Generally speaking, that is: while both sides are guilty of working in concert against players over the years, MLB is certainly in a better position to do all of the things they supposedly want done in order to improve the minors, be it paying players more, or upgrading facilities, or reorganizing the leagues so travel makes more sense. They, the ones profiting the most from a $10 billion-per-year industry, have the money to fix all of this, and the real problem here is that, like with everything else, they’d much prefer someone else spend their money to do it instead. So, MiLB’s owners are now being thrown under the proverbial bus as well for refusing to play ball, and once again, it’s the players and the communities that will suffer the most from it in what is a completely avoidable battle.
MLB has been acting as if there are no consequences for all of this weight being thrown around, but they are going to need to be careful, as the United States Congress has noticed what’s happening to the communities they represent. US House Representative Lori Trahan, one of the authors of the letter Congress sent to MLB about their plan to disaffiliate 42 minor-league teams, spoke with me about that very thing, which has unified politicians in a way we rarely see. “Very quickly, probably faster than any other bipartisan coalition in recent memory, we formed, because my thought bubble was similar to every other member of Congress who set to lose a team,” said Trahan. “It has been probably one of the easiest coalitions to bring together, given that we all care so deeply about our communities, and we want to prevent this proposal from moving forward.”
Trahan, who represents the community of Lowell, Massachusetts, which was at one point in the plan set to lose their team, the Spinners, appears willing to actually fight MLB on this and not just wrap this up with the sending of a strongly-worded letter. Trahan and the other 100-plus Representatives who signed the letter have formed a task force, appropriately named the “Save Minor League Baseball Task Force,” to continue monitoring the situation and figure out next steps. Those next steps could include some battles MLB’s owners might not be willing to fight. When asked about what lengths Trahan and Co. were willing to go to, Trahan said that, “It might be too early to say, but I do believe everything is on the table. The MLB does not exist in a vacuum: for over a century, Congress has taken numerous actions, specifically designed to protect and preserve and sustain a system and a structure for both Major and Minor League Baseball to flourish.”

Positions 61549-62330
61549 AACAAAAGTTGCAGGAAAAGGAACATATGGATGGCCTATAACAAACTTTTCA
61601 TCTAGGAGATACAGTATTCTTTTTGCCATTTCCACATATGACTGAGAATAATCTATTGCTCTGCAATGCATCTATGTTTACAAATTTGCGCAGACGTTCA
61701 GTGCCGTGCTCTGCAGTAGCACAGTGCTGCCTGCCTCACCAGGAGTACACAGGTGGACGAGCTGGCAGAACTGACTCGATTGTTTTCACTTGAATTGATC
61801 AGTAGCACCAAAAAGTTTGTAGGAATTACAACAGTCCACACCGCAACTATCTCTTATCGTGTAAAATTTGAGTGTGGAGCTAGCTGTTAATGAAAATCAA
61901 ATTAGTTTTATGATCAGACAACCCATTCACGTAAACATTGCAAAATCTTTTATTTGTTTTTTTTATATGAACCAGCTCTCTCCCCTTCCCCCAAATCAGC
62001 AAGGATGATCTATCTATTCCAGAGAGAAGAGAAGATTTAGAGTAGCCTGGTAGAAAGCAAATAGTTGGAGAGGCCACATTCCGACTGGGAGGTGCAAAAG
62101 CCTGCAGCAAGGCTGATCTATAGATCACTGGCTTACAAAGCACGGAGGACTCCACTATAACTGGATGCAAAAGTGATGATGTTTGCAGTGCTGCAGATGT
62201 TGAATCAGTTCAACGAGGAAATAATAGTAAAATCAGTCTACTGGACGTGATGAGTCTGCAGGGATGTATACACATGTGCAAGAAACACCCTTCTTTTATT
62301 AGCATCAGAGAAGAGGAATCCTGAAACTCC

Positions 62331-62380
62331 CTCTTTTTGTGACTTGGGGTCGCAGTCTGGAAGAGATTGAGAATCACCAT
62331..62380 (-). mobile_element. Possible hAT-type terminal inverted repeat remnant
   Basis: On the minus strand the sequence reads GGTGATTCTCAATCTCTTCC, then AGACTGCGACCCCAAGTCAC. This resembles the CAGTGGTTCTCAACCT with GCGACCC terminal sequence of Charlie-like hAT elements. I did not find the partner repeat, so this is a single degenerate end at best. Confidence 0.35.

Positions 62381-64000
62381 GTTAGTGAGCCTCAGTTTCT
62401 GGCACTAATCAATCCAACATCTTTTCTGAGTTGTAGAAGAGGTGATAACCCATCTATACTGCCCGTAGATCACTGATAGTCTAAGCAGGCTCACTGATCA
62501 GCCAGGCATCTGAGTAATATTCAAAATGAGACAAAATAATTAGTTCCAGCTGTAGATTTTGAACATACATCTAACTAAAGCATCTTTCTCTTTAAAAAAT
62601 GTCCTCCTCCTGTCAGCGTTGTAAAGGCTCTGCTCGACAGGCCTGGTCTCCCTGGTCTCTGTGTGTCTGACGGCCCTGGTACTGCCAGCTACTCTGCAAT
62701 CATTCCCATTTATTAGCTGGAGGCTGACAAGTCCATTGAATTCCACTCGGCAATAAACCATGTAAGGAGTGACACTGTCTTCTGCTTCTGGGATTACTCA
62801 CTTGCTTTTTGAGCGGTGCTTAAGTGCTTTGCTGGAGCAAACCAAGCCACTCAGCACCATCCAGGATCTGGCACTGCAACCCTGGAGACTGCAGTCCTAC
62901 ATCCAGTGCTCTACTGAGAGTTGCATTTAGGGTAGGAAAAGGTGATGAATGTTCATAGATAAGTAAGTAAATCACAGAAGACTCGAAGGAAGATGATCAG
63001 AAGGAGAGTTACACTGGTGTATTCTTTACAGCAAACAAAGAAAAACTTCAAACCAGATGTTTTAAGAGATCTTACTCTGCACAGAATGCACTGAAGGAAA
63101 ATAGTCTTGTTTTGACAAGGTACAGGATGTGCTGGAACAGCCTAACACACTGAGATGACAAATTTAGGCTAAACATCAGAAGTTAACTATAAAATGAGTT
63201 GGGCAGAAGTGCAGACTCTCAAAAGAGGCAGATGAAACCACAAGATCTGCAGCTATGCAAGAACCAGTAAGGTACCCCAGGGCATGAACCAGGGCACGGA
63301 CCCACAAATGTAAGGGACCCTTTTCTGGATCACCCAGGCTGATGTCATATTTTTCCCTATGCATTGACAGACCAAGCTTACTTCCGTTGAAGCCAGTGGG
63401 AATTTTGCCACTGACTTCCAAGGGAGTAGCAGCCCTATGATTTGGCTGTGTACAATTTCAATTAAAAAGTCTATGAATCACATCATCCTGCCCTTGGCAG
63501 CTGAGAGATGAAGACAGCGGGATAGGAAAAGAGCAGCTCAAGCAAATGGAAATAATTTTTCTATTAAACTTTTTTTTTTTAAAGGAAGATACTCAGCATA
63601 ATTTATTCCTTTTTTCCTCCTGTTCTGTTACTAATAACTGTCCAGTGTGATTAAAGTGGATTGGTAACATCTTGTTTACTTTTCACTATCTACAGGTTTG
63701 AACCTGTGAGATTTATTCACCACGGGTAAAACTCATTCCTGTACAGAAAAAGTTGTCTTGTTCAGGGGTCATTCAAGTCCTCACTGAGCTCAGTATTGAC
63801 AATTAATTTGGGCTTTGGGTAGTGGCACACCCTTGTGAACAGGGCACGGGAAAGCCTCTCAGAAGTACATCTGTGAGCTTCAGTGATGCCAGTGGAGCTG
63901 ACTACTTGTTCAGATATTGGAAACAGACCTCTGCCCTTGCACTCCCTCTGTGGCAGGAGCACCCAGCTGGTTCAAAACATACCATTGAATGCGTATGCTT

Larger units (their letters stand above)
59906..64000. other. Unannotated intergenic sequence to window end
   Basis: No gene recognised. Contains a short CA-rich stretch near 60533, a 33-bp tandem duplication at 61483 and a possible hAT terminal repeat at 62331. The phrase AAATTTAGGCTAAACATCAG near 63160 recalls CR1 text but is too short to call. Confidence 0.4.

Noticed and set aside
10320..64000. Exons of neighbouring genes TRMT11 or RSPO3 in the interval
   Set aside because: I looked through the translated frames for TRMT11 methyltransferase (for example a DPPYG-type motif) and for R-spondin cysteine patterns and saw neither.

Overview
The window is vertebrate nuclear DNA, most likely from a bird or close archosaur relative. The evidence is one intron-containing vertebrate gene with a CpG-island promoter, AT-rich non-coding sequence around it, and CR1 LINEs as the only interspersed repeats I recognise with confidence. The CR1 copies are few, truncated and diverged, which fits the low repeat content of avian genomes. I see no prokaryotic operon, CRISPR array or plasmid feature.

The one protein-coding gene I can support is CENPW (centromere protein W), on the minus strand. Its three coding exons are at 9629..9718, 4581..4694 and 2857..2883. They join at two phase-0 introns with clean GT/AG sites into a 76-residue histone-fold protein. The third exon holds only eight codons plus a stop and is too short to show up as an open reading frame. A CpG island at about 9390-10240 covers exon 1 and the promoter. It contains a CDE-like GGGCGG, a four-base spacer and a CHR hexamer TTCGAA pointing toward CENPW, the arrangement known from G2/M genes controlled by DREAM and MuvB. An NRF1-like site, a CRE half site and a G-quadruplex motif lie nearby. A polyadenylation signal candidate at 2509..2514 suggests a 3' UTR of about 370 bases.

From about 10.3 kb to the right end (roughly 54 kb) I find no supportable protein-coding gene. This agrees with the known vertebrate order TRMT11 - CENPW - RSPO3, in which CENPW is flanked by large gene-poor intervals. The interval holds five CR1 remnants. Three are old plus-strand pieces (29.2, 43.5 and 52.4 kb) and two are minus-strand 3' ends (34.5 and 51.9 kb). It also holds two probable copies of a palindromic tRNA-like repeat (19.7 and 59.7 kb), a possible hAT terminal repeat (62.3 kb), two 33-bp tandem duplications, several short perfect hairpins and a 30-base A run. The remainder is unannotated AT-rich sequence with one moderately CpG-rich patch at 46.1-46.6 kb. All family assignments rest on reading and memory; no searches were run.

Trahan continued by explaining that, “Right now we’re in the process of monitoring these conversations and the negotiations, and we’re also in the process of mobilizing our voice. We’ve got over one-quarter of the US House of Representatives, and that’s growing. As you’ve seen, a lot of the Senators and presidential candidates are making their voices heard. The governors will be next and the mayors will be after them. We’re going to continue to build this so that Major League Baseball understands the consequence of this proposal. You’re right to point out some of the exemptions we’ve given to Major League Baseball, and we’ll be ready to exercise our options as these negotiations progress.